By Esther Barfoot

Okay, so even though the movements and communities I work in, are working towards a better future, they aren’t very diverse. Even in our climate movement in the super diverse city of Rotterdam, with at least 175 nationalities. So, I started asking myself: how do we invite more diversity into our movement?

I started doing a bit of research, talking to people, googling some stuff, reading. This blogpost is a collection of just a few thoughts and insights I had while doing my little bit of research and writing on this topic. I mainly discovered writing about diversity is not without discomfort. Luckily, diversity expert Verna Myers says: ‘You don’t get comfortable, before you get uncomfortable.’ So, I’ll dive into my discomfort head first.


Discomfort #1: Is diversity in looks a predictor of diversity in perspective? What do I actually mean when I say diversity? I mean we need to include more people of a variety of different colours or cultural backgrounds. But I also mean a variety of ages, sexes, sexual preference, physical conditions (healthy and people with a handicap or illness) or social class/affluency (poorer and better off). What I really want is a variety of different life experiences, so we get a more complete reflection of society in our movement and with that a better understanding of society, how we talk about topics and approach people. And that we have a variety of perspectives at the table when we need to solve a problem. But in how far are differences in physical appearances a predictor of this?

‘You don’t get comfortable, before you get uncomfortable.’

Verna Myers in 'How to overcome your biases?' (TED-Talk)

Photography: Hope McConnell

Discomfort #2: By striving for diversity, I feel like I am singling out people Another uncomfortable fact about striving for diversity, is that by talking about differences in people, I feel I am constantly accentuating these differences. Stadswerker, the employee magazine of the Council of Rotterdam, acknowledges this too. ‘He or she who is looking for differences, can’t help but name these differences and therefore categorise people. Applicants who are an addition to the team because they are female or because they have another cultural background, are also told they are a woman or from another culture.’ I think it is the downside of creating a more diverse movement, team or organisation, but it has to be like that for a while, until we slowly but surely get more diverse groups. But I’d love to hear other people’s thoughts on this.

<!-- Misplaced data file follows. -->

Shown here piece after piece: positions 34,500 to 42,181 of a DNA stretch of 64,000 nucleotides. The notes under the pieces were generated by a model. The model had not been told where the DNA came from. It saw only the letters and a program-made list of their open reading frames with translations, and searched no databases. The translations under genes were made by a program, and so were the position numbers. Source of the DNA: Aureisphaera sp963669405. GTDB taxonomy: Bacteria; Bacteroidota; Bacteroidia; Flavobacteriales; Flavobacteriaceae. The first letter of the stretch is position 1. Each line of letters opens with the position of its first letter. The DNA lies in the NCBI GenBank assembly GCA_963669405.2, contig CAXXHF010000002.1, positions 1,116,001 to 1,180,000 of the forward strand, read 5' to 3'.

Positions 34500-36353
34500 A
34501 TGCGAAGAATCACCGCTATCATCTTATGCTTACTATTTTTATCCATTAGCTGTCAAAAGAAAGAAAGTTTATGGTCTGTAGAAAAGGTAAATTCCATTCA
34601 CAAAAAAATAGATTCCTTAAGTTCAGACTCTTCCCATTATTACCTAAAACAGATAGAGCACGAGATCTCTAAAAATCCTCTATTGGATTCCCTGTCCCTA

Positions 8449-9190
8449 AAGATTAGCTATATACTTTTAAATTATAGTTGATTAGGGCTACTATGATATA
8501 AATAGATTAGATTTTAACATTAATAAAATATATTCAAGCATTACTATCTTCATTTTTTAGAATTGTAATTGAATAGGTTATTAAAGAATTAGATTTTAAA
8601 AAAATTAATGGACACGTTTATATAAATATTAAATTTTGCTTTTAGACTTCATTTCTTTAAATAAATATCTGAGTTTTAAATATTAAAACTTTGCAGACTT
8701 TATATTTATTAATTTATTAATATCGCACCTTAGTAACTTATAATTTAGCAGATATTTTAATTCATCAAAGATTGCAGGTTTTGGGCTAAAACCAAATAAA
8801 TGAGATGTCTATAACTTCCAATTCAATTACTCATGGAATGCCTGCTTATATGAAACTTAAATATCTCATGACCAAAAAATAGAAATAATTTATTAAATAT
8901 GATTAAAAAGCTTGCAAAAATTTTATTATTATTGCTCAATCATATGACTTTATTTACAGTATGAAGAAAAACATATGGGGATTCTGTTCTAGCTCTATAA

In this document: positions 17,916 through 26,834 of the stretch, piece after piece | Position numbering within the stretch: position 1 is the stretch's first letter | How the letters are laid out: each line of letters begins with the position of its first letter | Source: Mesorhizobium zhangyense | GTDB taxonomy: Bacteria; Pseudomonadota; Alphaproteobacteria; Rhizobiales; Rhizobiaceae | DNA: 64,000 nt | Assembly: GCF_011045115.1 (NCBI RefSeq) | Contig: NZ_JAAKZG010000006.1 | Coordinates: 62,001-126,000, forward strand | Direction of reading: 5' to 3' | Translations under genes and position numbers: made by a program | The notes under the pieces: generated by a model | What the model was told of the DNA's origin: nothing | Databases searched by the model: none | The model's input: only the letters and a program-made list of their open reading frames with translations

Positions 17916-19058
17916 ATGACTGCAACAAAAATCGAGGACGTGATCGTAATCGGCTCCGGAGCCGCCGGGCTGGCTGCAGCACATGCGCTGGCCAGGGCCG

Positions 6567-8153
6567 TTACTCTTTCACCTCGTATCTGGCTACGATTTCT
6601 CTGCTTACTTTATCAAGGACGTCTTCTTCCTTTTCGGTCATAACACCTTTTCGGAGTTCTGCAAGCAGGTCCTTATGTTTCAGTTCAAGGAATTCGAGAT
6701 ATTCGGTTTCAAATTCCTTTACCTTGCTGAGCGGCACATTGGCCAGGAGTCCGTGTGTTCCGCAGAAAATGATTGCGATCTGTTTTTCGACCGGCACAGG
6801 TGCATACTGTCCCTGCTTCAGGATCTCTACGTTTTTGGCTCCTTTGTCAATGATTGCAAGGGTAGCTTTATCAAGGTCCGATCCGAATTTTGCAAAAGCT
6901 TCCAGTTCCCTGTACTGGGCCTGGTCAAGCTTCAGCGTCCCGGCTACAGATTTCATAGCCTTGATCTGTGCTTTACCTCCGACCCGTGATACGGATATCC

A person looking for differences, can’t help but name these differences

Stadswerker, employee magazine Council of Rotterdam

Photography: Hope McConnell

Discomfort #3: Am I wrong to say diversity? As soon as I started looking into diversity, I was told it was no longer called that. That people now say ‘inclusivity’. Apparently, inclusivity goes further than diversity. Diversity expert Verna Myers says: ‘Diversity is being invited to the party. Inclusion is being asked to dance.’ That is clear and fine. However, I quite liked to use the word diversity, because it highlights the difference between people and highlights that our movement doesn’t have enough different people. Then I found this definition: ‘Diversity is about empowering people by respecting and appreciating what makes them different, in terms of age, gender, ethnicity, religion, disability, sexual orientation, education, and national origin. It allows for the exploration of these differences in a safe, positive, and nurturing environment. Inclusion is an organisational effort and practices in which different groups or individuals having different backgrounds are culturally and socially accepted and welcomed, and equally treated.’ That is clear. I can work with that.